The story of Chester Wenger and his loss of ministerial credentials for marrying his gay son and partner is easily found by using any of the internet’s search engines. If you have not yet read the story you may read the local Lancaster newspaper report by clicking here.
You may also enjoy Sunday morning’s service at CMC by clicking here. The service was unrelated to Wenger, but it contained powerful stories of its own with scriptures to ponder. I overheard two men discuss the surprise ending to the story. The first said, I nearly cried. The second replied, I did cry and I’m not ashamed to admit it.
The story-telling preacher introduced “hubris,” a word rich in meaning but seldom used today. Hubris describes an action done out of excessive pride or self-confidence and that brings me back to the Apostle Paul and Chester Wenger as he follows Paul’s example.
When Paul listed the assets that could give him confidence in the flesh he said they were dung to him. When Chester Wenger listed his assets in the context of Philippians 3 and he treated them like so much manure. He felt that it was Jesus who wanted him to sign the document that married his gay son and his partner.Past ministries were nothing to him if they kept him from following Jesus all the way.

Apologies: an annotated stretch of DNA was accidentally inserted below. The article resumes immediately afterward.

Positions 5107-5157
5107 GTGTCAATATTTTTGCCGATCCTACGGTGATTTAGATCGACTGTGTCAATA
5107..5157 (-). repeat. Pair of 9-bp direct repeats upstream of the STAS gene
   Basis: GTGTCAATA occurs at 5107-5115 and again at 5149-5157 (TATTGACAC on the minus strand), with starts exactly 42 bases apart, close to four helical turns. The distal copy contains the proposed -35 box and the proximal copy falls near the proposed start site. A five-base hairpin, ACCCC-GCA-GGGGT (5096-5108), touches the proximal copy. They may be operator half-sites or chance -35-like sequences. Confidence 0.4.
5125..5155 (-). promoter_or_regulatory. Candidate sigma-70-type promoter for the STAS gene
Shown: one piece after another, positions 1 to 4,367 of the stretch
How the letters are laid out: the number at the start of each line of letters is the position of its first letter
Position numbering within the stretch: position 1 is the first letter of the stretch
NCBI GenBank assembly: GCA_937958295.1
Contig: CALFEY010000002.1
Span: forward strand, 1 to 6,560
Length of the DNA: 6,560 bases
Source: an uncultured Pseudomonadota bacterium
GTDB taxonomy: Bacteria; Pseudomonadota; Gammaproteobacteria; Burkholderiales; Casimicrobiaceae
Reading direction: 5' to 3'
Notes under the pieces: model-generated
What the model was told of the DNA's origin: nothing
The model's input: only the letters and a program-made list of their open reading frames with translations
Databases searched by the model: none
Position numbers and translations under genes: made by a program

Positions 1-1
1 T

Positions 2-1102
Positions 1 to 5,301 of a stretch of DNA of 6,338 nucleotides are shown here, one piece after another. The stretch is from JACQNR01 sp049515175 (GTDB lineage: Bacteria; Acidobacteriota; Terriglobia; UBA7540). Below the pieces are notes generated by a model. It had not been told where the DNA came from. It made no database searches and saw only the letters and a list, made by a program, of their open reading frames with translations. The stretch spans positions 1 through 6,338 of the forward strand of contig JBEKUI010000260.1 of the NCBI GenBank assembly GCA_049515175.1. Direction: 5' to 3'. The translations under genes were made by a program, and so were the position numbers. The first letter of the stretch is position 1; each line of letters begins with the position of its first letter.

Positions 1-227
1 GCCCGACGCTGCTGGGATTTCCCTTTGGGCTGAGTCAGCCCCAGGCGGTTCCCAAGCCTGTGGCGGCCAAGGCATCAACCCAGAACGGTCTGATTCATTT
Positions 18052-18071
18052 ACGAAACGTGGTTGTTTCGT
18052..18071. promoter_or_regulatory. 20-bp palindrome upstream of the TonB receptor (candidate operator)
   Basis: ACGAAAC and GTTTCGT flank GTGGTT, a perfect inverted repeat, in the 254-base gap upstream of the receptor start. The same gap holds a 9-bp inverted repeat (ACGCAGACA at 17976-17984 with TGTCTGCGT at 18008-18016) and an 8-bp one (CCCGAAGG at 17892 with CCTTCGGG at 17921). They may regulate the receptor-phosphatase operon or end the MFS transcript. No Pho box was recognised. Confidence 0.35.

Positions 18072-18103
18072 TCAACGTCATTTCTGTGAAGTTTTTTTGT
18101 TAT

To read Chester’s own words about his and the Lord’s vineyard click here.
Anyone who believes the written word must attend also to the Living Word. The written word reveals that the Living Word said clearly, judge not lest you be judged. In spite of such clarity, whenever Wenger’s story is reported it is followed by glad, sad or angry judgement-filled comments.
Some comments deride Wenger as a heretic. Others elevate Wenger’s letter to the level of an inspired writing. Are either Wenger’s critics or his admirers guilty of hubris, i.e., guilty of arrogance, excessive pride or self-confidence? Or are both guilty?
I have been told that hubris in Greek tragedies offended the gods and led to punishment by a nemesis. Hubris is too common among Mennonites. Perhaps perpetual splitting over matters that do not matter is our nemesis, not too much love, not too much grace, not worldliness. Hubris must be repented of, or our nemesis of splitting will destroy us.
The destruction of the Mennonite church and it’s witness for the way of Jesus would be a Mennonite tragedy, not a Greek tragedy. Can we not repent, rise up and follow Jesus